Google+ Authentic Parenting: The Hardest Thing (rerun)

Monday, September 24, 2012

The Hardest Thing (rerun)

Image: Dreamstime
I’m not a perfect parent. I’m not even the parent I aspire to be, and I don’t aspire to perfection. There are lots of things I struggle with, things I have analyzed and know should change, but have yet to find an overwrite too.
Often failure and mistake as a parent is caused by falling into old patterns, patterns we need to find a way to overwrite and eradicate.
Here is a list of my hardest things, what are yours? And what are you doing to change them?

  1. Anger - Anger is my biggest problem. I have a lot of bottled anger and I still haven’t found a healthy way of working through it, one that actually works in the moment.
  2. Not yelling - rationally, I know that yelling is wrong and only makes matters worse, yet it is hard to avoid that knee jerk reaction that brings a pitch to my voice when I’m alarmed or stressed out.
  3. Unconditionality - After having being conditioned towards conditionality, it is very hard for me to shake this off and not withdraw my love when my daughter acts up. Frankly, I just struggle to remain present and loving when she is kicking or stressing out.
  4. Peer Pressure - Whenever I am in public, I notice that I have much more pressure to perform, as a good mother, a perfect wife... It is very stressful and makes me handle situations in ways I know are wrong, just to get them out of the way (which generally just doesn’t work at all). I have relaxed a lot more and I notice that I’m actually way cooler about things than my husband, while it used to be the reverse.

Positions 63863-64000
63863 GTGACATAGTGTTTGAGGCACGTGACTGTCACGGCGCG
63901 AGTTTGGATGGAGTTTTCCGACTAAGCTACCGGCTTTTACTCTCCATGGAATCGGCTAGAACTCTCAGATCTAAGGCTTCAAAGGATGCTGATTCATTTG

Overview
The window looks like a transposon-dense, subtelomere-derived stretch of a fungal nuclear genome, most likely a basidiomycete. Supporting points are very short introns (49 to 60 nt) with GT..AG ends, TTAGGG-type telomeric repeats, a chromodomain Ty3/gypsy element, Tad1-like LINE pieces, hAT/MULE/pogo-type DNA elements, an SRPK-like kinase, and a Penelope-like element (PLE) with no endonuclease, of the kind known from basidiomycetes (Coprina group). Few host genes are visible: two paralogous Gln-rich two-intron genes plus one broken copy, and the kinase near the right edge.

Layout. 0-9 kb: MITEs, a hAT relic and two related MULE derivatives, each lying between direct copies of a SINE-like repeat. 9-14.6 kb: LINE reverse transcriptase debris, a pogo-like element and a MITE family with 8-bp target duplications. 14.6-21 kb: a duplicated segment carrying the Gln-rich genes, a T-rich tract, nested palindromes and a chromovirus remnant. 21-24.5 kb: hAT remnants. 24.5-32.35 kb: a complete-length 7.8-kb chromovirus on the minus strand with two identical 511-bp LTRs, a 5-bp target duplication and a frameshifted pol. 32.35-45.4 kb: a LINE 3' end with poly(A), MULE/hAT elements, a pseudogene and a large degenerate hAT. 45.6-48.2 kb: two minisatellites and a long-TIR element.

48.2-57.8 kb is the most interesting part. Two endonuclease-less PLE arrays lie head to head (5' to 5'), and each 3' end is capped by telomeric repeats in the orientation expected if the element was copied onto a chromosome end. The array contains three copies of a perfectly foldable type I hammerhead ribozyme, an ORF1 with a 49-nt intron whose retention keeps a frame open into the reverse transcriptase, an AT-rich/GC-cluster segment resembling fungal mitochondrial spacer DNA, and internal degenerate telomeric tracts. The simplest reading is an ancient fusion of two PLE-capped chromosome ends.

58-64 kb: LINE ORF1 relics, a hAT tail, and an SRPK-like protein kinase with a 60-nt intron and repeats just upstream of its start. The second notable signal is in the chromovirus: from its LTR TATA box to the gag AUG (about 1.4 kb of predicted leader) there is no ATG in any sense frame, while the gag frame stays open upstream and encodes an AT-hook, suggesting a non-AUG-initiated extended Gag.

5. My husband - As my husband works six days a week, it is understandable that he doesn’t have the 18 hours a day to think about birth, parenting, natural living, so obviously, there is a huge gap in our knowledge. We do have discussions about these topics, but our discussions, as our time together, are very limited. I always feel as if he is limping behind and I feel the need to correct him when he addresses our daughter in a way that strokes with the beliefs I have about parenting. It is frustrating for the both of us and I don’t quite see how we can fix this. Moreover, he’s just not that interested in those topics as I am to actually consider them those 18 hours a day.
We do plan to eventually make changes in our lives, so he works a little less and I get to work a little more and he will take up more of the parenting than he does now, but I am unsure if it will change the situation a lot.
  6. Remaining present through emotion - I have to collect all my energy not to get angry, frustrated or caught in the emotion when my daughter has an emotional outburst. Often I find it easiest to remain gentle by disconnecting, but I know that’s just a lesser evil.

Update: This is a post I wrote a while back. I must say that I have far less issues with peer pressure nowadays, and with my husband - as far as parenting goes - we are doing better. I'm working a lot on the anger issue, so you might see some post come up on that topic in the near future. It's nice to know that I am in fact growing and not standing still. With mindfulness, we can reprogram our minds and knee-jerk reactions.